Not really a tool, but you will obviously need cleaning solutions. You have basically three choices - water based cleaners, water based with ammonia, petroleum based cleaners. Dawn dish detergent or La's Totally Awesome Cleaner in warm water will do. If you want to brighten the brass (in addition to cleaning it) add some household ammonia to the cleaner. Commercial products such as Deox-007 are sold for clock cleaning and will brighten the brass. If a movement is really dirty and oily or greasy I pre wash the parts in an automotive degreaser such as Super Clean (Wal-Mart).

    A small or medium size ultra sonic cleaner is nice if you plan to do a number of clocks but is hardly worth the expense if you only do an occasional clock.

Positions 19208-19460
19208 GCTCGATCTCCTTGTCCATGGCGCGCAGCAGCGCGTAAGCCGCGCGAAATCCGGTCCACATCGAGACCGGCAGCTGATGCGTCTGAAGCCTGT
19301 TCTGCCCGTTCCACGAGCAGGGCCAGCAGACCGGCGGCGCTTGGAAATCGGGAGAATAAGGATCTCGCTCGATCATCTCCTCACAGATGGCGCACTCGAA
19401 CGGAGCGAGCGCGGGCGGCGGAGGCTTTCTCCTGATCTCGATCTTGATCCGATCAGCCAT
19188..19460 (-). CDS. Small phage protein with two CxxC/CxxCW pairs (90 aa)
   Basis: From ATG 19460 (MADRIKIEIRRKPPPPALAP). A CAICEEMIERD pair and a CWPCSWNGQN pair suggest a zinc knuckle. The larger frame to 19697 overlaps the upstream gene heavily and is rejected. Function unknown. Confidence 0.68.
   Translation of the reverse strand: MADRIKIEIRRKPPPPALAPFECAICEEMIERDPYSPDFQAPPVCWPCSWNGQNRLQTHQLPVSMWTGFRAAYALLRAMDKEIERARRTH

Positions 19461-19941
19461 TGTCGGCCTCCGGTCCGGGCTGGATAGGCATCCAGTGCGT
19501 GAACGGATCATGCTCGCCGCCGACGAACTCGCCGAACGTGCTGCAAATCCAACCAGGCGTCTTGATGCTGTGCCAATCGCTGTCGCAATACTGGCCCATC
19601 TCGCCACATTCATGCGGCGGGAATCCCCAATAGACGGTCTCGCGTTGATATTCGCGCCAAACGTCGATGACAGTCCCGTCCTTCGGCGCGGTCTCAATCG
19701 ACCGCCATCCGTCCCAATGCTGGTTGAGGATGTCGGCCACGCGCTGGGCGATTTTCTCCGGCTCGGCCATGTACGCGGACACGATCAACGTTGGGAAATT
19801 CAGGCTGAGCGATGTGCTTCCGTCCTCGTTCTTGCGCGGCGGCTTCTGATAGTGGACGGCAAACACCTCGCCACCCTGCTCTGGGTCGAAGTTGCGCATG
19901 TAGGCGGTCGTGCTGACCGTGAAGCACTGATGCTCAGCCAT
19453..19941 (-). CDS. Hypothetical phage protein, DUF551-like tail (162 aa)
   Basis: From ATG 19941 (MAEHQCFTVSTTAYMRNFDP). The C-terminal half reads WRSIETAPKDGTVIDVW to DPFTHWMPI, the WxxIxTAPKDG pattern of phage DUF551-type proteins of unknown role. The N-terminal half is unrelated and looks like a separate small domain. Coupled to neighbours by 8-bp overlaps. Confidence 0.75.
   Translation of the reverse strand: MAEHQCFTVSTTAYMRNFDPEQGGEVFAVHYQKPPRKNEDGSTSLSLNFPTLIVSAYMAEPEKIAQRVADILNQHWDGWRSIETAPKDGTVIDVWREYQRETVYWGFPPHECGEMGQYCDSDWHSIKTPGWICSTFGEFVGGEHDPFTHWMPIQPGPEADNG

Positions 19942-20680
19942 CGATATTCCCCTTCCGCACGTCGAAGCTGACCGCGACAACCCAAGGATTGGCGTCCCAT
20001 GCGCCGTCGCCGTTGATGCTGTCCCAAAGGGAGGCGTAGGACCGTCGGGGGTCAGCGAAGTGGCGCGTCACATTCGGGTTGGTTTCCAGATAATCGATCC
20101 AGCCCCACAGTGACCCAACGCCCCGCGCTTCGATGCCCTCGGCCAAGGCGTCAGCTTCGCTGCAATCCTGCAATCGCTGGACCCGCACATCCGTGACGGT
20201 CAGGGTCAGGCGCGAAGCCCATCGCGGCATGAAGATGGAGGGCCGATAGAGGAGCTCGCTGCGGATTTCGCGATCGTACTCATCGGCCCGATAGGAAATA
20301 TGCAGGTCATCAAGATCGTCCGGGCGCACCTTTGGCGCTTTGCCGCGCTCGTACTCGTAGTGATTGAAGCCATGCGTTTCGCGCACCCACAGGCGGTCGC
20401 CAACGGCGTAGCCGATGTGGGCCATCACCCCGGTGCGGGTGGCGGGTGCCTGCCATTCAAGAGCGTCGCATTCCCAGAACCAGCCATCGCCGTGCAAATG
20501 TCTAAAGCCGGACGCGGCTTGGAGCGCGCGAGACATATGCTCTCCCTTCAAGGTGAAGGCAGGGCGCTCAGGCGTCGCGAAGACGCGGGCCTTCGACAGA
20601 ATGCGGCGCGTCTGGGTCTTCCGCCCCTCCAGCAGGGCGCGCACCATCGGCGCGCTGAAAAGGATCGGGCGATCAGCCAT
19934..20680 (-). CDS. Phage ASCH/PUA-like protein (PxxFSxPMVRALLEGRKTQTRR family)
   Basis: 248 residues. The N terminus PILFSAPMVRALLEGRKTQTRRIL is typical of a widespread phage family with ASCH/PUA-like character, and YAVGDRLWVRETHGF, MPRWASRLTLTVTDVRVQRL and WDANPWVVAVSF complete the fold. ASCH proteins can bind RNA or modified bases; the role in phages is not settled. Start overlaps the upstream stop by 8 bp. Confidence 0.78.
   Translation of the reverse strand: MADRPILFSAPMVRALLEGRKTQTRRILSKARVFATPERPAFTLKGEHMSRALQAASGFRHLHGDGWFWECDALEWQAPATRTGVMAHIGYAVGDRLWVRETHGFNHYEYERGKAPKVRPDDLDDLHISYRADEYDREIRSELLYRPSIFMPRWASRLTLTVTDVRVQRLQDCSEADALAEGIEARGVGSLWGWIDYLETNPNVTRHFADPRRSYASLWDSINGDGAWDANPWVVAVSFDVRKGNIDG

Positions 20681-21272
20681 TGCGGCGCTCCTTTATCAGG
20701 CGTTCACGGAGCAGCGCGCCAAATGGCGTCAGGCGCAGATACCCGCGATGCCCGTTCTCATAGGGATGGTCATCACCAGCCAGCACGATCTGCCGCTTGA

You said, "I have studied the movement and disassembled the clock and put it together fine", so you already know the minimum tools required to take the clock apart. I would say that a spring winder is almost essential for clock work, along with general hand tools. You need to be able to measure accurately so a digital caliper is pretty much a necessity. You will need a way to polish pivots, there are options but a small lathe such as the Sherline makes the job easier and lets you do a host of other repair work as you advance.